[ Parent ]
It's not open source (none / 0) (#9)
by piman on Sat Sep 08, 2001 at 09:24:39 PM EST

Unfortunately, this codec is <em>not</em> open source, nor free software. You cannot make changes the code that make it stop reading VP3.2 files. Which makes it useless for anything but promoting VP3.2. And if it's in Real Player and Quick Time, that's not exactly open or free either.

Don't be deluded by On2's PR bullshit. There still is no real free video codec, and the way to get one is to work on one that's based around Ogg, like Vorbis is for audio.


That might not be their intention (none / 0) (#10)
by MfA on Sat Sep 08, 2001 at 09:55:55 PM EST

I admit the wording of the part about incompatible bitstreams is far from clear, I send a question to the address on the FAQ page and in a reply they did say:

"Our intention with this language was to allow developers to add support for incompatible bitstreams on both encode and decode, as long as there is 'complementary' support for VP3.2."

I asked why they did not just say it like that but never got an answer. If you can live with the other parts of the license which make it non free/Open-Source you might want to mail them about it and ask them to change the wording too.

Personally I think the rest of the license is ok... and Id hate to see this source fail to take off due to an inadvertently ill worded clause. So for the moment I dont think you should assume the worst (that they worded that clause such to disguise that their true intentions are indeed to prevent you from producing incompatible bitstreams).

[ Parent ]
It's the Mozilla license with some changes.. (none / 0) (#11)
by VValdo on Sun Sep 09, 2001 at 10:53:40 PM EST

From the top of the license:

VP3.2 Public License 0.1

(This license is derived from the Mozilla Public License 1.1 (MPL 1.1) from Netscape Communications, as found at www.opensource.com. Material modifications have been made through the addition of sections 2.1 (e) and 2.2 (e).)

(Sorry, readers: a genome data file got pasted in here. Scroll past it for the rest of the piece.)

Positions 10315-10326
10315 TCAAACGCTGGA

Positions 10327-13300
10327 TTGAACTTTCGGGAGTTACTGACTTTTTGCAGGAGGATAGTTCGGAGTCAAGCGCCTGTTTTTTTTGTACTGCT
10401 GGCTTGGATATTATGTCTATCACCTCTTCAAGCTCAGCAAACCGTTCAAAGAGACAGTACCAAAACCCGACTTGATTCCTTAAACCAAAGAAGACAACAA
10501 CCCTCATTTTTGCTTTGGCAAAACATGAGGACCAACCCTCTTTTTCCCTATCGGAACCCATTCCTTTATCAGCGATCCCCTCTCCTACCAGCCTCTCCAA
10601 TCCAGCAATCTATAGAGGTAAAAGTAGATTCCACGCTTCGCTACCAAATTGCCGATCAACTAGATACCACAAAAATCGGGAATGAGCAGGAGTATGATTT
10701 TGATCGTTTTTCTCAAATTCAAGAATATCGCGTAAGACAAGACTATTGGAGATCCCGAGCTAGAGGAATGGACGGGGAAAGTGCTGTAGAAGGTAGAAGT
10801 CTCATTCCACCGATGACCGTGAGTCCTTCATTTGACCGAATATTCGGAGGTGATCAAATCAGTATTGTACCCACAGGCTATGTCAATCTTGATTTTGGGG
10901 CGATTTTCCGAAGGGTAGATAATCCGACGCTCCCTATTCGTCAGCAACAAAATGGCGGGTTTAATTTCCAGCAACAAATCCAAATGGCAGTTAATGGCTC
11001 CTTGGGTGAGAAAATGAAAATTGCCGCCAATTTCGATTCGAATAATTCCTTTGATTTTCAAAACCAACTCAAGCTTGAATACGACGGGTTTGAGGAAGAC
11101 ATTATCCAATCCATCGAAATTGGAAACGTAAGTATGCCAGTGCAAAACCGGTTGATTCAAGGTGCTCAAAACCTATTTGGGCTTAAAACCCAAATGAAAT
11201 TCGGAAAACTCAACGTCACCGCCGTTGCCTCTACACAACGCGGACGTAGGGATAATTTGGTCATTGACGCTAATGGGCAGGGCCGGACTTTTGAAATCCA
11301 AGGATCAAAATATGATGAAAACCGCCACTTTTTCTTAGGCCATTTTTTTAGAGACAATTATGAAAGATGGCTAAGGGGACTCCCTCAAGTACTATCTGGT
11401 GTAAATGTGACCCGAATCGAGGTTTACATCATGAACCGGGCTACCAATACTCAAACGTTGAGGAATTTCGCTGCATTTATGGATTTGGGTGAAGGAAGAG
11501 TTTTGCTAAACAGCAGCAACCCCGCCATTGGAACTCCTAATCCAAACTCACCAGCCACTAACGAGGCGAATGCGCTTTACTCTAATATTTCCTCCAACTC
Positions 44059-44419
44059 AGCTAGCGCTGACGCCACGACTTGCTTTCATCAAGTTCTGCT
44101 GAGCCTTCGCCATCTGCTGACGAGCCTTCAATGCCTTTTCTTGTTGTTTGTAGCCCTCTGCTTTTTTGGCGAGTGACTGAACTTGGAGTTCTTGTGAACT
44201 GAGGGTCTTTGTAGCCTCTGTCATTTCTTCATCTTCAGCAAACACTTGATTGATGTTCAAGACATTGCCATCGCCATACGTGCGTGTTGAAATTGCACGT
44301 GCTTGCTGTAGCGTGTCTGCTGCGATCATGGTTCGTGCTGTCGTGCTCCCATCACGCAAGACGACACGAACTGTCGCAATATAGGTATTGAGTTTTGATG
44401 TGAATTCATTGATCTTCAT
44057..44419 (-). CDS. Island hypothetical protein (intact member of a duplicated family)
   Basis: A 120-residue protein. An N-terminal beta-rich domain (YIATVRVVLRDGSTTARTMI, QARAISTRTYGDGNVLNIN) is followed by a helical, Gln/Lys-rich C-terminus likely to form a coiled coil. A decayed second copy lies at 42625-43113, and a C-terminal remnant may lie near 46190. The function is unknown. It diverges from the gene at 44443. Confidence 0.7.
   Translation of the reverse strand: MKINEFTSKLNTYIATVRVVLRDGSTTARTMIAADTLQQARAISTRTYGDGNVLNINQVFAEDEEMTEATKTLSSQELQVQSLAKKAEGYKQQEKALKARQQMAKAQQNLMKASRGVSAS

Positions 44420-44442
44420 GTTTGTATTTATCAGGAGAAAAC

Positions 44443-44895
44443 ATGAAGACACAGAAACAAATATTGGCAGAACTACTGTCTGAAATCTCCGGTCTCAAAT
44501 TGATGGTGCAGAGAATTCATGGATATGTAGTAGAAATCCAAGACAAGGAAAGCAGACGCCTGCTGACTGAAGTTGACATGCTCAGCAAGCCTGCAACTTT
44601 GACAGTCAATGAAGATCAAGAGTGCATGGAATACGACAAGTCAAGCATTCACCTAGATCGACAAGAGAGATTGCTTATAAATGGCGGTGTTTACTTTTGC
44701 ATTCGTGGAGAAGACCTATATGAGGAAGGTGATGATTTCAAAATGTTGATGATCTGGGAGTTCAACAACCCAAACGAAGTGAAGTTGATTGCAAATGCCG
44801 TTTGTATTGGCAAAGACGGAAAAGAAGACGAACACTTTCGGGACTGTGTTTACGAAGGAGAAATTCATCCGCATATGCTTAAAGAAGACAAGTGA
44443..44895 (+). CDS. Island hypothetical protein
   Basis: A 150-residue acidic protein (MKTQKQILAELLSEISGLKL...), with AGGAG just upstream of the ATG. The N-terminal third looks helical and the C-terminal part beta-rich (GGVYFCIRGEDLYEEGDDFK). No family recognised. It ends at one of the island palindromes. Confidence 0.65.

Both of these sections have the "must be compatible with the original code" clause. I agree that this isn't really doing much in terms of extending trust to the open source community.

Still, I don't see why the code can't be used to provide the Original Code compatibility AND extend it with a Original Code "plus" codec or whatever. It would suck to have to have original code compatibility hanging on there but I'm guessing it could be largely ignored if the code were to develop in another direction.

Of course, the only reason I could think of to do this is because of VP3's fear that someone might take away control of the codec or something.

I have yet to see this codec in action, but it sounds promising-- maybe someone will add it to some of the OS video software. It would be cool to see Gstreamer or something support this.

Also notice the version number is called 1.0 from the license page but it's called version 0.1 at the top of the license.

W


This is my .sig. There are many like it but this one is mine.
[ Parent ]

VP3 Video Codec Open Sourced | 11 comments (10 topical, 1 editorial, 0 hidden)